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Side Effects of Giving up Protein Bars, According to Science

From your weight to your overall wellbeing, here's how ditching these snacks may affect your health.
FACT CHECKED BY Olivia Tarantino

Whether you're using them as meal replacements or as a post-workout snack, protein bars are an integral part of many people's daily routines. However, for many people, those protein bars may be having some surprising effects on their wellbeing they don't even realize.

If you've been thinking of cutting these snacks from your meal plan due to digestive issues, want to switch to eating whole foods, or feel like you don't need them if you aren't working out as much, read on to discover the side effects of giving up protein bars, according to science. And if you're ready to improve your health, check out The 7 Healthiest Foods to Eat Right Now.


You may eat more.

eating cookies

If you've been using protein bars to fend off those hunger pangs, don't be surprised if they return with a vengeance when you cut those protein-rich bars from your diet. A study published in the Asia Pacific Journal of Clinical Nutrition found that individuals who consumed a high-fat, high-protein bar in the morning ate five percent less at a subsequent meal than those who consumed a high-fat, high-carb snack bar.

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Your blood sugar may crash.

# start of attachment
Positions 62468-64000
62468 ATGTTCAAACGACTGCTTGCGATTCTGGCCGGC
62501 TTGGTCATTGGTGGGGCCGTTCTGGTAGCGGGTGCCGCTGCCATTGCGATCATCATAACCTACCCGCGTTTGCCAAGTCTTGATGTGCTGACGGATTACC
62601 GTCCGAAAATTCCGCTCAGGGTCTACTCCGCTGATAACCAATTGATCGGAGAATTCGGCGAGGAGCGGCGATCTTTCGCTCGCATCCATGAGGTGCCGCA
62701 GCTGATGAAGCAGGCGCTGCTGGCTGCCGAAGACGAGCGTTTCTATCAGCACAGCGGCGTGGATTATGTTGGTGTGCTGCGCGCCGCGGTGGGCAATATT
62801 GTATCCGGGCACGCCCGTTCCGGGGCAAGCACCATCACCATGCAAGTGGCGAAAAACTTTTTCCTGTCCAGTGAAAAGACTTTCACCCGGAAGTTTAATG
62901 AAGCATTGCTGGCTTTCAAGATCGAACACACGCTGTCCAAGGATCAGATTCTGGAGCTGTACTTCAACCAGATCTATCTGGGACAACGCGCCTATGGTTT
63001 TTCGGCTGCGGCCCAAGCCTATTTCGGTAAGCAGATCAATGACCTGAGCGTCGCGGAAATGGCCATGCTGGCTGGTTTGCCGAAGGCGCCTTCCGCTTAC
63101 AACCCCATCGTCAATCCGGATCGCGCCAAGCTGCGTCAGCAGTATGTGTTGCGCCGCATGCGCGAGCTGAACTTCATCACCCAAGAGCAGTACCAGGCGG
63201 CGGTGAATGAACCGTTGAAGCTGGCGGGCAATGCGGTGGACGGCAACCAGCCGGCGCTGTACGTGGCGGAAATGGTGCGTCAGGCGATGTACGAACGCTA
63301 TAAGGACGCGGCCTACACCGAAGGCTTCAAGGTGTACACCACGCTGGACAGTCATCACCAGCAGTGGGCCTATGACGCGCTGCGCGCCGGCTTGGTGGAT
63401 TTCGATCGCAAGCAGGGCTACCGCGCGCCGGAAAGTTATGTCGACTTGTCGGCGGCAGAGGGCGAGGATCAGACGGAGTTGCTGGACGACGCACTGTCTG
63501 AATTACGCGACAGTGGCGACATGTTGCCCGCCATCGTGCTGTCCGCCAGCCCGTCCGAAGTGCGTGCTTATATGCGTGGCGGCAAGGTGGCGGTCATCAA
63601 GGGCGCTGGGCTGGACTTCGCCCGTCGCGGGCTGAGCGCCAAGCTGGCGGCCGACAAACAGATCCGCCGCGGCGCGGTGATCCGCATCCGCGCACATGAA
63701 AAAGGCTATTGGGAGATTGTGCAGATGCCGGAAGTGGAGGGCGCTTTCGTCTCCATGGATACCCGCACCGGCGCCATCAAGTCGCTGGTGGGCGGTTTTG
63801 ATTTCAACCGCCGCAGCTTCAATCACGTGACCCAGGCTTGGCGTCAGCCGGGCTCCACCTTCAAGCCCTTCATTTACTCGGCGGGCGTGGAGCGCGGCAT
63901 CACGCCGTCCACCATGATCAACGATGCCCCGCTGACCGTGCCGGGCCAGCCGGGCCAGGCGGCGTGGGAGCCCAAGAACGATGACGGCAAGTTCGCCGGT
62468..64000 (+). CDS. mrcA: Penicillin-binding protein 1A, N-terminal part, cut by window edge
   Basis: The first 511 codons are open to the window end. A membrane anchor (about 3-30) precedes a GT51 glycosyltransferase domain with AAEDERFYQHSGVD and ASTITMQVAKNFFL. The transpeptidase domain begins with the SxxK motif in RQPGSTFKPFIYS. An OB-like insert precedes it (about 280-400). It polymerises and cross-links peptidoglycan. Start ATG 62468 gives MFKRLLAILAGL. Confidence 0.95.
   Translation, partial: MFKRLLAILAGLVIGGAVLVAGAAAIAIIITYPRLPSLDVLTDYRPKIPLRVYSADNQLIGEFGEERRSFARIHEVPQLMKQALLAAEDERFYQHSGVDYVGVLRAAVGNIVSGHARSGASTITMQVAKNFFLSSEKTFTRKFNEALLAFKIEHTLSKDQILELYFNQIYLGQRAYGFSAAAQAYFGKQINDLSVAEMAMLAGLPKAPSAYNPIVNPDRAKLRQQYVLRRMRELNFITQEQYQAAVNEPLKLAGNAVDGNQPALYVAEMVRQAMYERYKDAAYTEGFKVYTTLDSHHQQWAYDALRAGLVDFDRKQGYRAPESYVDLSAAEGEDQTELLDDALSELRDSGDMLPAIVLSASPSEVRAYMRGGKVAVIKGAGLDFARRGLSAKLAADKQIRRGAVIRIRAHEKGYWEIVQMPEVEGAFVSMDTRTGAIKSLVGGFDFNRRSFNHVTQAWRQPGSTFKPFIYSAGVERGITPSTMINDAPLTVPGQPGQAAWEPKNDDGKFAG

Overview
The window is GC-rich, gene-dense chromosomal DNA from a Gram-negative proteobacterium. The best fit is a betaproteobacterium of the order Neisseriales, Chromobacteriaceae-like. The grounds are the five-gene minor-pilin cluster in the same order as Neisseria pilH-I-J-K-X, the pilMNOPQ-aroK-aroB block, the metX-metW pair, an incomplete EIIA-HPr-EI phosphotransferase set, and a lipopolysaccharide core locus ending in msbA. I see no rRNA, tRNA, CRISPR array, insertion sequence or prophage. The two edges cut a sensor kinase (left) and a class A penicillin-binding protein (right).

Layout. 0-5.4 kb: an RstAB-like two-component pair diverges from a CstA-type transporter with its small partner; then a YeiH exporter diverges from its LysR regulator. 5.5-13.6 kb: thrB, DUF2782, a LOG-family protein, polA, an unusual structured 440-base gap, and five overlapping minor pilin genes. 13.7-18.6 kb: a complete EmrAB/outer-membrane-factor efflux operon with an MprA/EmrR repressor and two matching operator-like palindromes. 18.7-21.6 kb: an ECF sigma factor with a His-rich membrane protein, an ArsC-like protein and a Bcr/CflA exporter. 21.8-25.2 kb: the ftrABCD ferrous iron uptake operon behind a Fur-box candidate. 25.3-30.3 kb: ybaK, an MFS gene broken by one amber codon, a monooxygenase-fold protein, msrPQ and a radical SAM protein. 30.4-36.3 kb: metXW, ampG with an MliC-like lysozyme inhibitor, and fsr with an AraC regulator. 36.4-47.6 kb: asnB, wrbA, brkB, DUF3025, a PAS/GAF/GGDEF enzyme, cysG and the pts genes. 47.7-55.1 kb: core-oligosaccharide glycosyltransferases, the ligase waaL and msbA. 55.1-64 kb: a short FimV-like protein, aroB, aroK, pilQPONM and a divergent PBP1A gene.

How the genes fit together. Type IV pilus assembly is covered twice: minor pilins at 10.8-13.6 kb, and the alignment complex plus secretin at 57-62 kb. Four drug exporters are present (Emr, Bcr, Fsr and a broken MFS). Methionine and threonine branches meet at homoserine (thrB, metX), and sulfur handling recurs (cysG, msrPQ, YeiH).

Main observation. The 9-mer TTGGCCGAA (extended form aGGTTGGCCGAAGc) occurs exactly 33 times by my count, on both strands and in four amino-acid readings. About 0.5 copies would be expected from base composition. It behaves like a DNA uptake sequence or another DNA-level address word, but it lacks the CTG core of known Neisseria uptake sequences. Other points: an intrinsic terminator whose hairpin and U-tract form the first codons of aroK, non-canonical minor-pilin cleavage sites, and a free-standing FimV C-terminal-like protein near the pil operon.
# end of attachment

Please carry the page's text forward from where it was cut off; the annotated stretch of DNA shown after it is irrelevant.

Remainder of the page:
Woman experiencing a bad headache

If you're prone to blood sugar crashes, you might want to keep protein bars on your meal plan for the time being. The aforementioned Asia Pacific Journal of Clinical Nutrition study found that individuals who consumed the high-protein bars at breakfast had notably lower glucose and insulin responses than those who ate the carbohydrate-rich bars. However, when you cut protein bars from your diet, inevitably replacing them with something else (like the 15 Unhealthiest Fast-Food Breakfasts To Never Eat), you may negate these insulin-modulating effects.


Your breath may improve.

Woman checking her breath.

That bad breath may be the result of more than just a missed flossing session or two. According to research published in the International Journal of Molecular Sciences in 2020, high-protein diets can increase the amount of malodorous ammonia emitted orally, but reducing dietary protein may help. (Related: Warning Signs You're Eating Too Much Protein.)


Your kidney health may improve.

young man sitting on couch with kidney pain
Shutterstock / Syda Productions

Individuals dealing with kidney health issues may find that cutting protein bars from their regular routine may be a net benefit for their wellbeing. According to 2019 research published in the journal Nutrients, among individuals with reduced kidney function, eating no more than 0.8 grams of protein per day per kilogram of ideal body weight may have a protective effect against further deterioration of their kidney health. And if you want to protect those vital organs, check out these Popular Diets That May Cause Damage to Your Kidneys, Science Says.


Sarah Crow
Sarah Crow is a senior editor at Eat This, Not That!, where she focuses on celebrity news and health coverage. Read more about Sarah